Thread: David's Drills
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Old 09-05-2005, 09:25 PM   #2
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Re: David's Drills

Pauliina,

An amazing exercise of self-reflection! Yes, you are on the right track - as you are hitting or experiencing all of the main elements of the drill and how they provide insights into the mind and/or into the body/mind.

Something I did not pull out as much as one could in the other summaries on these drills is this:

The reason that that irimi is chosen as the final aspect to be obtained is because there is really only one way to get it. You have to stop wanting it to happen. This is the same thing for the Angle of Deflection and for metsuke. Only folks can get through these things (i.e. angle of deflection and metsuke) with (for example) strength and stubborness and thus force these things to work at a level from which they can at least deny to themselves that they are not doing them wrong. With irimi, if you want it to happen, if you try and find it, or if you look to do it, you will undoubtedly become distracted from what else you need to do. Forcing the irimi simple won't do - or if it does it is too greatly forced and thus too hard to deny that it is being done incorrectly (i.e. totally different from how it feels in body art kihon waza). And as a result, because what else you need to do is not being done, as you enter into self-feeding cycle of distraction (i.e. a lack of awareness, an incapacity to be in the exact present as it is being experienced), you cannot irimi from within that context. You are right - it is indeed impossible. At this point, the drill becomes a type of physical koan.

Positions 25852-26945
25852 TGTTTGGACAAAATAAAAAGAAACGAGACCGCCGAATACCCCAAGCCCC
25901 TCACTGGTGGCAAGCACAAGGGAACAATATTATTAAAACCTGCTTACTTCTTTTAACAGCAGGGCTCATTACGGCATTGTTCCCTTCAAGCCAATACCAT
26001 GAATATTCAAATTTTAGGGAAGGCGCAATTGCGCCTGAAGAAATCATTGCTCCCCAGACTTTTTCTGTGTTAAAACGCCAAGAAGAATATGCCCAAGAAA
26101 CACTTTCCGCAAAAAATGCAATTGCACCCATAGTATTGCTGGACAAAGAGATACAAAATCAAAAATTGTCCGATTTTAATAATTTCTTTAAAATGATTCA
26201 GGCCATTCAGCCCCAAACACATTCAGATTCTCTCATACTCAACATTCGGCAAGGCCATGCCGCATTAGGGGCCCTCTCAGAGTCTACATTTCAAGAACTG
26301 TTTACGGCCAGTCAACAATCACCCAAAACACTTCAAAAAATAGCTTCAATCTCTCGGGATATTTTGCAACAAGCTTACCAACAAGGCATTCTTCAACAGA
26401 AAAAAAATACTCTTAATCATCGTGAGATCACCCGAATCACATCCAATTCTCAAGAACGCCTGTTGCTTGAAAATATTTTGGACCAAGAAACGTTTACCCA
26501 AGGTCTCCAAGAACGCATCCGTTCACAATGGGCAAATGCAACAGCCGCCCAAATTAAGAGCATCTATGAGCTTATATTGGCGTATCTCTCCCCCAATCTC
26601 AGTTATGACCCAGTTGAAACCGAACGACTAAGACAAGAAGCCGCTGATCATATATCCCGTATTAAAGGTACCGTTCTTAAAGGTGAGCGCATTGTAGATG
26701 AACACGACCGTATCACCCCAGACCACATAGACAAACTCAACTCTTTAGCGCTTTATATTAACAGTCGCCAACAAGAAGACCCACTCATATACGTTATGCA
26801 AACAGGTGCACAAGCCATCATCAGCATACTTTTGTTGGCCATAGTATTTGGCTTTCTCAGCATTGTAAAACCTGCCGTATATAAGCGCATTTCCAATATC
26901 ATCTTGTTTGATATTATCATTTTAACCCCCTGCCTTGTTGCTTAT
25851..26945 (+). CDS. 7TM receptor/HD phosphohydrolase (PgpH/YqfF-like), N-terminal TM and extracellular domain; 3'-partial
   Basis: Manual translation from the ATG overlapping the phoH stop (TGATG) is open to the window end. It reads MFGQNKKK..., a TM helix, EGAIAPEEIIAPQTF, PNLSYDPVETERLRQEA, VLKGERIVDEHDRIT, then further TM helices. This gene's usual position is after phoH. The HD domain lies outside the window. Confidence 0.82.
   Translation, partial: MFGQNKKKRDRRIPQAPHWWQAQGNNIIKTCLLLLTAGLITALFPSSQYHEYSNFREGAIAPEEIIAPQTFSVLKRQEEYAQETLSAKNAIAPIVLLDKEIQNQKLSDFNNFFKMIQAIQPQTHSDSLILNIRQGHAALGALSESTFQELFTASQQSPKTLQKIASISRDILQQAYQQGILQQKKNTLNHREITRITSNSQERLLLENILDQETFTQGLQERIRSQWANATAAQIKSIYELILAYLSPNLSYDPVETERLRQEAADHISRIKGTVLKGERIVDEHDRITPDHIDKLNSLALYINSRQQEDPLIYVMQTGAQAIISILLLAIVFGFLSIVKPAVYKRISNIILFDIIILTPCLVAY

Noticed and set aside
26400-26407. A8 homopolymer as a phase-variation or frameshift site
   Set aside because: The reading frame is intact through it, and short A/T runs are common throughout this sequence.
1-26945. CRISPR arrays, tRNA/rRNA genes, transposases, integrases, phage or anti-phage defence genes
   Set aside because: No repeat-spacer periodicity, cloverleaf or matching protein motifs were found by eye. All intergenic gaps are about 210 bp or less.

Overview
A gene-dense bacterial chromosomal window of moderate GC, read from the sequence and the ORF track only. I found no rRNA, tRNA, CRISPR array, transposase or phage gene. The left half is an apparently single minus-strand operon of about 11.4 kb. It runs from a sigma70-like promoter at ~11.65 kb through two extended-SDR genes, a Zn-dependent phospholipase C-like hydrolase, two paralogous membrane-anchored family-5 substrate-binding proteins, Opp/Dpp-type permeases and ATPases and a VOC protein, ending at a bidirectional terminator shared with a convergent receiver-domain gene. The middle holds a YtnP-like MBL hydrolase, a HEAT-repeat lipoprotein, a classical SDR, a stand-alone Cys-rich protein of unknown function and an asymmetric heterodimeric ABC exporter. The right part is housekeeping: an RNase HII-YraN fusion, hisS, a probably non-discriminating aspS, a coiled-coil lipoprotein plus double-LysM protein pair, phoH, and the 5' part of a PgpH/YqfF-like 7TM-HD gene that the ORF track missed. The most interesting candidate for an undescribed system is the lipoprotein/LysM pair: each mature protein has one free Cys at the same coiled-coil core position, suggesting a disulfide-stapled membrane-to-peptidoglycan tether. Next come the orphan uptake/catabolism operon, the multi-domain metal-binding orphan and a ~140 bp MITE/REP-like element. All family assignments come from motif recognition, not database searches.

If you try to irimi, you will bog down in your awareness. Thus, for example, your Angle of Deflection will tend to become forced and then eventually it will fall behind what is happening. As a result, your emotional content becomes more and more plagued by anxiety and by feelings of anxiousness. This in turn makes you look more to doing irimi but this only repeats the cycle with every loss of awareness multiplied exponentially. The only way to irimi is to let it occur by itself. Like all koans, this makes no sense intellectually, but makes perfect sense intuitively - which is why we can either do it or we can't - though we learn a lot about oursevlves each time we try (whether we succeed or not). In my opinion, a whole lot goes into being in the moment under martial considerations. These drills help point the way.

From here, from what you say, it sure looks like the drill is working for you. My advice, just keep going with it. You will get there in time - all without trying. :-)

dmv

David M. Valadez
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